This contribution re-evaluates the theoretical foundations of Kleinian psychoanalysis. Both the resistance to her work outside England and the relevance it has for working with children and psychotic patients are considered. Klein stresses the crucial importance of constitutional elements in psychic development and consequently focuses on internal dispositions and fantasies. The concepts of death-drive, continuity between normality and pathology, projective identification, and unconscious fantasy are explained and illustrated with clinical material. Finally their consequences for our diagnostic and therapeutic thinking are considered.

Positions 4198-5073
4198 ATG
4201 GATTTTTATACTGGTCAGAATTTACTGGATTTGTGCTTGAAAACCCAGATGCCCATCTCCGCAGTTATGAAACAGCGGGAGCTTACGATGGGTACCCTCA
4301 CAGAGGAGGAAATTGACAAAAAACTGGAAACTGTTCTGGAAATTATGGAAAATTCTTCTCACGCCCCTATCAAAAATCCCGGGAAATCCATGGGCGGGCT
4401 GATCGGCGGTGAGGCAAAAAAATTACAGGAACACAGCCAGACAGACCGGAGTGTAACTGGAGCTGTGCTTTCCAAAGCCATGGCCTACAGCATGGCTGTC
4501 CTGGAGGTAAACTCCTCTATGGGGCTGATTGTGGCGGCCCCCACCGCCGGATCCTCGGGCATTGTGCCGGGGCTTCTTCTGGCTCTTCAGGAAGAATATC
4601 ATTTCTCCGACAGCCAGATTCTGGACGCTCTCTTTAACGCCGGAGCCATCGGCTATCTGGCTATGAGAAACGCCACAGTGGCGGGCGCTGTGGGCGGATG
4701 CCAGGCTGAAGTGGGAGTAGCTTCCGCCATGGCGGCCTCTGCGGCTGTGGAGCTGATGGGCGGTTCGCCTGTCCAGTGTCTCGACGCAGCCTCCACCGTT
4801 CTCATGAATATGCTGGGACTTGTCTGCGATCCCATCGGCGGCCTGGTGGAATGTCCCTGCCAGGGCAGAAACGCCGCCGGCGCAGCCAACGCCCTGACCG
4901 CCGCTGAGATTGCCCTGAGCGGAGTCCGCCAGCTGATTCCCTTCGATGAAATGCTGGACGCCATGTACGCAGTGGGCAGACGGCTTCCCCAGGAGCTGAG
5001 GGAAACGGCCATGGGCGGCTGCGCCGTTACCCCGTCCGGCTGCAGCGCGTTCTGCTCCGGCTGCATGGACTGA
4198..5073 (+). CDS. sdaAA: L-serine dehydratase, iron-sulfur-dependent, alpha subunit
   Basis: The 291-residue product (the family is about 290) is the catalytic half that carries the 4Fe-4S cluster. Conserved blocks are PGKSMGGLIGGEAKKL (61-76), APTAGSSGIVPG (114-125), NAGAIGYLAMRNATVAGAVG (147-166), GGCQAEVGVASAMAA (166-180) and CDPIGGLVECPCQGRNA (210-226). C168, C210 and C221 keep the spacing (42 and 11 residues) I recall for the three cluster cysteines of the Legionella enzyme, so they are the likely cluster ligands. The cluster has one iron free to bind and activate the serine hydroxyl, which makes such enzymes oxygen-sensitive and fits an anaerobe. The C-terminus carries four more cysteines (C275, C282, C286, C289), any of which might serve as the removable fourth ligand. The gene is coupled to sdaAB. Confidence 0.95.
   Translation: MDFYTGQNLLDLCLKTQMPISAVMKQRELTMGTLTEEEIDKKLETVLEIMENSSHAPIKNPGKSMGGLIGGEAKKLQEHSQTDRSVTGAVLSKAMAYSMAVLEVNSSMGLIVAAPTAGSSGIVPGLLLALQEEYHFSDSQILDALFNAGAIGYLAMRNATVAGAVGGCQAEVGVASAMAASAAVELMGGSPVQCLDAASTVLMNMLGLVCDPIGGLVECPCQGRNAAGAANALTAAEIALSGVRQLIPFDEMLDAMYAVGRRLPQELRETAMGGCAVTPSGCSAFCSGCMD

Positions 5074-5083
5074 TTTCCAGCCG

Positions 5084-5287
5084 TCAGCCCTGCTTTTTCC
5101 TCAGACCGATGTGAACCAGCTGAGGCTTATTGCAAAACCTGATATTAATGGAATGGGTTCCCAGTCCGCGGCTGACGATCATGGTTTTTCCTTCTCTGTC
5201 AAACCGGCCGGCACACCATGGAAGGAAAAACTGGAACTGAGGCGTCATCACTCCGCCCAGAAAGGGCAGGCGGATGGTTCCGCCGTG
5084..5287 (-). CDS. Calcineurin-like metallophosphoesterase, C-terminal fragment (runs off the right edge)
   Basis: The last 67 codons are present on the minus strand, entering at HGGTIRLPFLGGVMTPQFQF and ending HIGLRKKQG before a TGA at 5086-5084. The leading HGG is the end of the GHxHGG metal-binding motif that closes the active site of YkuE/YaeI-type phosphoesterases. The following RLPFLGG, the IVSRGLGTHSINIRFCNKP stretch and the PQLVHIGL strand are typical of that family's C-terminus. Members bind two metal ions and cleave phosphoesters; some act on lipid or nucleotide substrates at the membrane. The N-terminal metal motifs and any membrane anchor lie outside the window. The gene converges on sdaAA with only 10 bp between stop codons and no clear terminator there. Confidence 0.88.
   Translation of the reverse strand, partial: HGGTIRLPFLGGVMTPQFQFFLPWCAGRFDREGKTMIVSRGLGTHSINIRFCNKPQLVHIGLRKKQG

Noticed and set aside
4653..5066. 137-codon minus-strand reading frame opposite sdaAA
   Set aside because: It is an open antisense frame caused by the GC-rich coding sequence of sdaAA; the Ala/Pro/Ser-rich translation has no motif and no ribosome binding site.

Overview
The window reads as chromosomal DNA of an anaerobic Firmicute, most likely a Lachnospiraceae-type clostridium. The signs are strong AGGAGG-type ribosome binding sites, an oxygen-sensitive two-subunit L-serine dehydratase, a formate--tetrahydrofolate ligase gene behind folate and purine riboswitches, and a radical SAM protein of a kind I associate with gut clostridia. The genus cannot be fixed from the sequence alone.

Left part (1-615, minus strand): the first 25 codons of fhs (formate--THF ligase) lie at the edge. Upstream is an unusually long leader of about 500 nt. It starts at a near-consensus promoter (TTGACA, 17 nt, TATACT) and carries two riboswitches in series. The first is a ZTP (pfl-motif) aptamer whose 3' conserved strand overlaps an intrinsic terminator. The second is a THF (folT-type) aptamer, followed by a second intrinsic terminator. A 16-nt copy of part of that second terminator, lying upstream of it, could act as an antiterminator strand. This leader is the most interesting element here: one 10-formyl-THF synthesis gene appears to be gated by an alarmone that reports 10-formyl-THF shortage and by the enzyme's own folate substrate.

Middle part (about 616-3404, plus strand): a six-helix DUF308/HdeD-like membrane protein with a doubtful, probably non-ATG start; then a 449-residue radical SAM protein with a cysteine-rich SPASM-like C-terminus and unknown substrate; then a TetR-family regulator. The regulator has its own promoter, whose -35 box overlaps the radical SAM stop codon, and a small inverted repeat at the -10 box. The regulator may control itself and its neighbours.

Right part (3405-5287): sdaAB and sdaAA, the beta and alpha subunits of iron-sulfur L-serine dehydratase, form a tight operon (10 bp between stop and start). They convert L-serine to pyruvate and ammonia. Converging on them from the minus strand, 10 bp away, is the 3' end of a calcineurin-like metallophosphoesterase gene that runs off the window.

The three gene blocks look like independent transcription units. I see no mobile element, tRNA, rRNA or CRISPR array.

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Addiction Aggression Applied psychoanalysis Architecture Art Body Case study Child analysis Collecting Death death drive desire ethics Fantasy Freud Gaze Identity Institution Institutional Psychotherapy interpretation Jacques Lacan Jouissance Lacan Language Literature Memory Narcissism Object a Oedipus Outsider Art Paranoia Psychoanalysis Psychose Psychosis Repetition Repression Sade Signifier Subject Sublimation Transference Trauma Unconscious Violence Writing